By Ron Leir
She offered them the dream of a lifetime, only to turn it into a cruel nightmare.
Now she’s doing the time for her crime.
Kearny’s Rosa Blake, also known as Rosa Vareiro, 56, will be spending more than seven years behind bars for bilking immigrants out of hundreds of thousands of dollars by claiming she could guarantee them U.S. citizenship.
Blake, who pleaded guilty on June 28 to a federal indictment charging her with six counts of wire fraud, ten counts of impersonation of a government official and seven counts of money laundering, was sentenced Nov. 15 to 87 months in prison.
Additionally, U.S. District Court Judge William H. Walls, sitting in Newark, ordered Blake to pay $773,800 in restitution.
She was represented by Chatham attorney John C. Whipple.
According to the government and court testimony, between May 2004 and April 2009, Blake falsely told dozens of victims that she worked for federal immigration officials and that she’d provide or expedite approval of their immigration records to help them obtain permanent residency documents (“green cards”) and job authorization papers.
Blake accepted payment for her “services” from her victims at her home where she sometimes wore fake government credentials around her neck. Then she’d have them sign official-looking papers with what appeared to be the letterhead and insignias of U.S. immigration authorities.
Blake never provided her victims with the documents or copies of these documents.
She’d then promise them that in matter of months, they’d get employment authorization documents in the mail, followed by green cards.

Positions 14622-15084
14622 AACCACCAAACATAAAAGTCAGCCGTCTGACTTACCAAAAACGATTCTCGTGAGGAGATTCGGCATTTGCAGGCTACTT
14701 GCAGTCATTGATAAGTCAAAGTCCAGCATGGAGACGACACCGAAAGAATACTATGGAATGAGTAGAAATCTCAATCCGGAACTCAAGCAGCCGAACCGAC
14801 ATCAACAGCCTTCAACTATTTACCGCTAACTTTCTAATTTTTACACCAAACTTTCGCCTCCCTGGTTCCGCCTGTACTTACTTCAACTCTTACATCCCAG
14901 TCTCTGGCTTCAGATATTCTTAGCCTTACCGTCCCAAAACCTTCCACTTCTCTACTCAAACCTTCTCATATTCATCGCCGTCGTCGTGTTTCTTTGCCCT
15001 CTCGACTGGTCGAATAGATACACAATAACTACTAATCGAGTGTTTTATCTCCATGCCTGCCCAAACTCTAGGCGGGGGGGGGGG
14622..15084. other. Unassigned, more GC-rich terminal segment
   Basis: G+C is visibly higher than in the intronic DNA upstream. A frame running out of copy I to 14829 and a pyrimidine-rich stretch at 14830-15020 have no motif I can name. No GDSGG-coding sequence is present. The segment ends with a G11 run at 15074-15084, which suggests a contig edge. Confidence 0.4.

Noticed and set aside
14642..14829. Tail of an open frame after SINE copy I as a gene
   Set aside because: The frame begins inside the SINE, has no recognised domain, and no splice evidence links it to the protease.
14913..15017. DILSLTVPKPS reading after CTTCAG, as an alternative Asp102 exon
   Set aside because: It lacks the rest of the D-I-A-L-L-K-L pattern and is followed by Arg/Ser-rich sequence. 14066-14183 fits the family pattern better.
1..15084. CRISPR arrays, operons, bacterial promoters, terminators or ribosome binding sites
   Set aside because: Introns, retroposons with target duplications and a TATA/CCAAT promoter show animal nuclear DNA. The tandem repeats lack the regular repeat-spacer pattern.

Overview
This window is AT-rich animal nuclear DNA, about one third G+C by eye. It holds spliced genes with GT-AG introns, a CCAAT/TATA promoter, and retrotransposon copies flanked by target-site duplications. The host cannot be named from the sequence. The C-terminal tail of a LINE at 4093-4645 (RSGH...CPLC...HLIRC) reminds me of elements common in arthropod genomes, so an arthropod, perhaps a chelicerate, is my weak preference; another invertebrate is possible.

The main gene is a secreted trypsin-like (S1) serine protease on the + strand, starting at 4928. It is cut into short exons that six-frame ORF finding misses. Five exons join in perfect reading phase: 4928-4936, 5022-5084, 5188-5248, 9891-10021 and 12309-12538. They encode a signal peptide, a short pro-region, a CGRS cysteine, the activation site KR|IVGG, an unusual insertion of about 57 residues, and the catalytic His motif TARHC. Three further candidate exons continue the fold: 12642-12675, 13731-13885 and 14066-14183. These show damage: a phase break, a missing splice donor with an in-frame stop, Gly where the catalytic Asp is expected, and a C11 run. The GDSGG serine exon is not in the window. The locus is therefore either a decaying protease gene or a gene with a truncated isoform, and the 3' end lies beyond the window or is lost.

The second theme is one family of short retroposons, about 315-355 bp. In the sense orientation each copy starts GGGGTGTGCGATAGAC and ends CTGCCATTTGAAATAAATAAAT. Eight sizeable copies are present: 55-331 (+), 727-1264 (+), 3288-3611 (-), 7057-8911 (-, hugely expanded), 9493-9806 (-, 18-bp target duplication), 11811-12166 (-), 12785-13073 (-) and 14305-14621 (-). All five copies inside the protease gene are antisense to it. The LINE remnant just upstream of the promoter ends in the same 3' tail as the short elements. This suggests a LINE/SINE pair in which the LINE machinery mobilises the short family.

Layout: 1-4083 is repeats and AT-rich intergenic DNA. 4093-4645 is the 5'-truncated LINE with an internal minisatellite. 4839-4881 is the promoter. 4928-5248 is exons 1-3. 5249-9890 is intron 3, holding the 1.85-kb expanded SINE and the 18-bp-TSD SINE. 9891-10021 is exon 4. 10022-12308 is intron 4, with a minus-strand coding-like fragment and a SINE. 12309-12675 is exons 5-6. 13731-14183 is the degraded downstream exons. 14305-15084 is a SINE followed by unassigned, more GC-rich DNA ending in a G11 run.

Instead, Blake spent the money collected from the victims on designer clothing (including numerous fur coats) and shoes, and a BMW automobile. She also squandered the ill-gotten proceeds at Atlantic City casinos.
When victims tried to contact her to check on the status of their documents, Blake threatened to have them deported. She reminded them that she knew where they lived, who their relatives were, and that they’d never see their children again after they were deported.
U.S. Attorney Paul J. Fishman credited special agents of the U.S. Department of Homeland Security, Immigration and Customs Enforcement (ICE), Office of Professional Responsibility Investigations East; ICE Homeland Security Investigations, and Internal Revenue Service (IRS) Criminal Investigations for their work in the case.
Assistant U.S. Attorney Zach Intrater of the U.S. Attorney’s Office Economic Crimes Unit in Newark represented the government in the case.